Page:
Thursday, March 1, 2012

Atheists in America

In the comments of an earlier post, a little point came up about nonbelievers who are not so direct and "out there" about their atheism.  Indeed, there is some value in choosing the right time and place to "come out", and there are those who wear their anti-religion stance on their sleeves like myself.  In addition to those who are merely being cautious, there are those who simply want to avoid telling anyone or just say the word "agnostic" in lieu of "atheist" order to save face and/or avoid confrontation entirely.

It kind of begs the question as to why there is such a conflict in the first place?  Here in the United States, especially, you have people who view atheists as being among the most loathsome of all creatures.  In the episode of Family Guy where the dog (Brian) reveals his lack of belief, a news report brands him as "Worse than Hitler?"  The sad part of this is that such a reaction is hardly an exaggeration.  Why should it be that way?  This is supposed to be the country that has more Nobel Laureates than any other.  This is the country where people come to to get the best healthcare on the planet (assuming you have the enormous wealth required to get it).  This is the country which has put men on the moon and created the friggin' Internet.

And yet, this is also the country where state legislatures propose that women who have been raped should be raped one more time by an ultrasound machine so that she can be guilt-tripped out of an abortion.  This is also the country where people paid to provide us with an education believe that the universe has only existed for 6,000 years and man and dinosaurs lived at the same time.  This is also the country where the state which is generally considered to be the most socially liberal in the entire nation still passed a law to outlaw gay marriage.  This is the country where the Constitution demands that no religious test be required for any office in government, and yet there is not a single elected official in government who can avoid a religious test at the hands of its populace.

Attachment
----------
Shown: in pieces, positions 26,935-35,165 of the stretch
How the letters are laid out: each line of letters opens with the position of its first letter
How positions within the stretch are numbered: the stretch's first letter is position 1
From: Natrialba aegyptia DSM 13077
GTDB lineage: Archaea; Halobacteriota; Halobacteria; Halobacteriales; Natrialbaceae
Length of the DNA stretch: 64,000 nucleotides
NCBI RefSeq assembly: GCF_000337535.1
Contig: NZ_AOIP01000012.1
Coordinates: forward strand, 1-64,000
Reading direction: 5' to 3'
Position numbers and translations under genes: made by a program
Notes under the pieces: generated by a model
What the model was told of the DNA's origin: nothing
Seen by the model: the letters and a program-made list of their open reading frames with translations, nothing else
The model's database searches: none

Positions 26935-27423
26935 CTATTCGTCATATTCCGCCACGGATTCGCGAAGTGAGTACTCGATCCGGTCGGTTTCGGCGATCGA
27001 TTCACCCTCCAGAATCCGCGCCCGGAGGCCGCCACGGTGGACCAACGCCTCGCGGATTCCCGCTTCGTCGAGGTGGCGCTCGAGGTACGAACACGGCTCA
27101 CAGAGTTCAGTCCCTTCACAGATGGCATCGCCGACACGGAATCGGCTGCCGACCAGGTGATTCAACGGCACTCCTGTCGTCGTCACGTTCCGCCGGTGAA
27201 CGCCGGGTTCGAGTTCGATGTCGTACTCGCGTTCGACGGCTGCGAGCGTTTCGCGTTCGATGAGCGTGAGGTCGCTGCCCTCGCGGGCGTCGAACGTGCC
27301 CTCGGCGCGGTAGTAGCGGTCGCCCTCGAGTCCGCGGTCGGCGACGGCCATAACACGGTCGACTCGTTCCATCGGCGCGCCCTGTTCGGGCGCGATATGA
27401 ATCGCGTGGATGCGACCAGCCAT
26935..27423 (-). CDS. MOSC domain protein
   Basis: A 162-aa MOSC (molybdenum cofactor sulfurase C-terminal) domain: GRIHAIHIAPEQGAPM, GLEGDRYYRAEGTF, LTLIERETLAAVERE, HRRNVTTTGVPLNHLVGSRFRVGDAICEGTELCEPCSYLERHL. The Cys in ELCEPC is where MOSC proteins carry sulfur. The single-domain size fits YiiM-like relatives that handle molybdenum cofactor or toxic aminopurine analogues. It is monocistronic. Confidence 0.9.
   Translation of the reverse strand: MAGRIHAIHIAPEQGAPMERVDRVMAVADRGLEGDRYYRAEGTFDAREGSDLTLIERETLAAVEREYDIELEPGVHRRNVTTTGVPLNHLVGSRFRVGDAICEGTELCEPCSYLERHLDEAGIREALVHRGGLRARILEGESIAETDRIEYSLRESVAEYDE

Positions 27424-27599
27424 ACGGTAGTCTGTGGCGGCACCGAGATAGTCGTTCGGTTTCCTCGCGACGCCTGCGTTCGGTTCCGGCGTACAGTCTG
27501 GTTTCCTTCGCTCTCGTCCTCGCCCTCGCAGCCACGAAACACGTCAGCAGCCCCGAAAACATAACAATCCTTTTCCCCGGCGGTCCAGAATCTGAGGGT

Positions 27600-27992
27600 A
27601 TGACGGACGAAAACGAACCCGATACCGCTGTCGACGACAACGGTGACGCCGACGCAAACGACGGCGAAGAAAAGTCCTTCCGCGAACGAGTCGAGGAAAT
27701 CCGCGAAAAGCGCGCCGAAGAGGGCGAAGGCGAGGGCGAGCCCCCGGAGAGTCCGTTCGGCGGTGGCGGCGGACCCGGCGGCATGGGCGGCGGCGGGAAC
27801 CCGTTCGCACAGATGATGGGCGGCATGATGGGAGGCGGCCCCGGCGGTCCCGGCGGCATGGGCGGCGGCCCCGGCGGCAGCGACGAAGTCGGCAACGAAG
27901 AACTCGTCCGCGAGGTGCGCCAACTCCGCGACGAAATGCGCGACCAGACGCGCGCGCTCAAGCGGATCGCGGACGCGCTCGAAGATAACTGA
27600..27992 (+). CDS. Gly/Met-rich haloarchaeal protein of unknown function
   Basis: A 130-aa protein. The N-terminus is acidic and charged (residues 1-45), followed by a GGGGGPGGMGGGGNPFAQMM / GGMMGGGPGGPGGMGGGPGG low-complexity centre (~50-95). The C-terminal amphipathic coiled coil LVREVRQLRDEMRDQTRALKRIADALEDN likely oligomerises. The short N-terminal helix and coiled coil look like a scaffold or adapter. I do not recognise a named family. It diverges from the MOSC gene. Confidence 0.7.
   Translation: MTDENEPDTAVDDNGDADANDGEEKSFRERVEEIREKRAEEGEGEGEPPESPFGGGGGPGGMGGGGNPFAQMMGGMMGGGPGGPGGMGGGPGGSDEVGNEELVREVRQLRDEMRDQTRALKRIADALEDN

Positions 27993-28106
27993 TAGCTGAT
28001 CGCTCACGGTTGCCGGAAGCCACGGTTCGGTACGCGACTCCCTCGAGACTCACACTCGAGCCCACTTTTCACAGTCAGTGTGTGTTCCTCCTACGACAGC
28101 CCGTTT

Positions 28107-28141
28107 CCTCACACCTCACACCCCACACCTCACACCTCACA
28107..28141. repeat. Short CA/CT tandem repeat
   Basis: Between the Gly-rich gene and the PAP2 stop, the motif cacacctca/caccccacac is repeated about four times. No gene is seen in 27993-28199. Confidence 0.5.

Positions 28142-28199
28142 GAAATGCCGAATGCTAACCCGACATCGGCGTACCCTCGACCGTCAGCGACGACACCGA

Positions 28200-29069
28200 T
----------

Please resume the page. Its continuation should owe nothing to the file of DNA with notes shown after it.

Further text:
So what the friggin' hell is America's problem?

Well, to begin with, America, regardless of the attitudes of those figures who founded the government does have a religious tinge to its history.  Whatever Washington, Madison, Jefferson et al. felt about religion, the Pilgrim and Puritan settlers who first settled this country were fundamentalist even by modern fundamentalist standards.  The people who came here in the 1600s were the ones who created and left that lasting cultural impression of manifest destiny, and this idea that America is this religious harbor that was left here by God especially for good Christians.  And not being religious in the face of this is seen as a sort of divine treason.

The strength of religion's influence in politics was comparatively weaker centuries back.  Abraham Lincoln, for instance, was believed by much of the populace of his day to be an atheist (and in fact, was accused of it by his opponents), and although he never specifically said as such, he never denied it either.  Most historians consider him at most, a deist.  Whether he goes as far as "atheist" is not something that can be determined conclusively.  Nonetheless, he goes down as a particularly great president.  It is all too interesting that there are no practicing Christians who happen to be enshrined on Mount Rushmore.  Part of it may well be the media-connectivity shift.  In Lincoln's day, the only way you knew what a candidate was all about was to wait for him to come to your town and hold a caucus or debate and then listen to his rhetoric.  Today, you follow some guy's Twitter feed to hear what some random politician said in some random location.  Today, if Lincoln had uttered a phrase like "The Bible is not my book, nor Christianity my profession.  I could never give assent to the long, complicated statements of Christian dogma," the whole world would know in a matter of minutes.  While we probably care about politicians' characters about the same today as ever, we're more aware of that character today than ever. With a religious majority, anything that someone has to say about God is that much more a measure of his/her character.